Star Charts

Our Star Charts are updated monthly. Keep checking back here for the latest guide to the stars above.


Click here for instructions on how to read our star charts.
Star Chart for September 2016 – Western Sky
Star Chart for September 2016 – Eastern Sky
Star Chart for October 2016 – Western Sky
Star Chart for October 2016 – Eastern Sky



Spring brings a new set of constellations and great views of the Large and Small Magellanic Clouds.

As the Sun starts climbing higher in the New Zealand sky, it becomes more comfortable to get outside and explore the night sky wonders. The centre of our Milky Way Galaxy within Sagittarius and Scorpius is slowly sinking towards the west but it still provides stunning views with its numerous gas clouds and star clusters.

We are now starting to look away from the star-rich arms of the Milky Way so they appear lower in the sky. Their soft glow now hugs the western and eastern horizons during these spring evenings.

Looking towards the northern sky a large and quite distinctive square dominates the sky – the square of Pegasus (the winged horse). The square is the horse’s body and its head is a line of stars heading up and  left from the top left star in the square. The legs of Pegasus extend in front and behind the winged horse as it gallops through the heavens.

Closely following Pegasus is Andromeda. It contains one of the sky’s showcase galaxies, the Andromeda Galaxy (M31). Through binoculars from a dark site it is seen as a faint smear of elongated light. This galaxy is slightly larger than our own Milky Way Galaxy and contains more stars. From Invercargill, the Andromeda Galaxy is much more difficult to spot as, at best, it is very low in the north. The Andromeda Galaxy is destined to merge with our Milky Way Galaxy in about five billion years, forming a new, much larger galaxy.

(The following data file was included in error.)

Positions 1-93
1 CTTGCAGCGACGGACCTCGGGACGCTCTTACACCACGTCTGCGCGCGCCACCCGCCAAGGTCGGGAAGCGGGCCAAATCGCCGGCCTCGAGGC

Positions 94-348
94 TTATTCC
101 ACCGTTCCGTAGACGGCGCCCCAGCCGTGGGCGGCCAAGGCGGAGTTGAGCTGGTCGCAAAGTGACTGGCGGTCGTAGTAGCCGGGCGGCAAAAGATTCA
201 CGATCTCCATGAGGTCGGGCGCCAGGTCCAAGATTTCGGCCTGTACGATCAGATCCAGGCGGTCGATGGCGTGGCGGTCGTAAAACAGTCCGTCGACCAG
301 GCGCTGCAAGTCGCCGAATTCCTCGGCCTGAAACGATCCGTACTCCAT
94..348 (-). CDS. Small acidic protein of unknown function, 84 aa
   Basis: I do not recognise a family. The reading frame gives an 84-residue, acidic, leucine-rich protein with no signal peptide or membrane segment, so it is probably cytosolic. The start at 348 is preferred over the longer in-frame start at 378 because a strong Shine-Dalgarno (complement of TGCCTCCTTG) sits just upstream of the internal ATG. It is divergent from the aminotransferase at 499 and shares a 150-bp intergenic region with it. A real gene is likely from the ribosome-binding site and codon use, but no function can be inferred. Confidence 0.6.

Spring is a good time to spot the Milky Way’s two satellite galaxies – the Large and Small Magellanic Clouds. Much smaller than the Milky Way, they were named after the Portuguese navigator, Ferdinand Magellan, because he was the first European to describe them. To the naked eye they look like detached patches of the Milky Way. A dark rural sky is best for viewing these objects – and in this case the further south you are, the better the view.

Above Pegasus is Aquarius sitting adjacent to Pisces and Capricornus. Further east, Aries is rising. The stars of these constellations are only of average brightness and you will need the star charts to identify them.

South of Aquarius is the bright star Fomalhaut in the constellation of Piscis Austrinus. This young star (estimated to be only 5-10% of the age of the Sun) is one of our close neighbours, at a distance of 25 light-years. Interestingly, its planetary system is still forming and a large planet has been detected on recent images.

Not far from Fomalhaut is an even brighter star, Achernar. This star marks the start of Eridanus (the river) – a lazy meandering celestial path of faint stars that weaves all the way to Orion.


Mercury is low in the west after sunset. Moving closer to the Sun, it is soon lost for viewing. On 29 September it reappears in the morning sky low in the east and is farthest from the Sun. Moving back towards the Sun it passes the Sun at the end of October, to reappear low
in the western sky immersed in the evening twilight.

Venus becomes increasingly prominent in the western sky after sunset. It makes a striking conjunction with Saturn and Antares in Scorpius around 28 October.

Mars starts the spring months close to Antares and Saturn in Scorpius and is well placed for observing from sunset. Mars continues, night by night, to move eastwards passing from Scorpius into Sagittarius and finally into Capricornus by the end of November. Over the spring months Mars will continue to fade as the Earth’s faster orbital motion leaves it behind.

Jupiter is setting soon after the Sun in September but by November has appeared in the eastern pre-dawn sky. Unfortunately, it is poorly placed for observing.

Saturn is well placed for observing in the early evening during September but by November it is setting too early for useful viewing.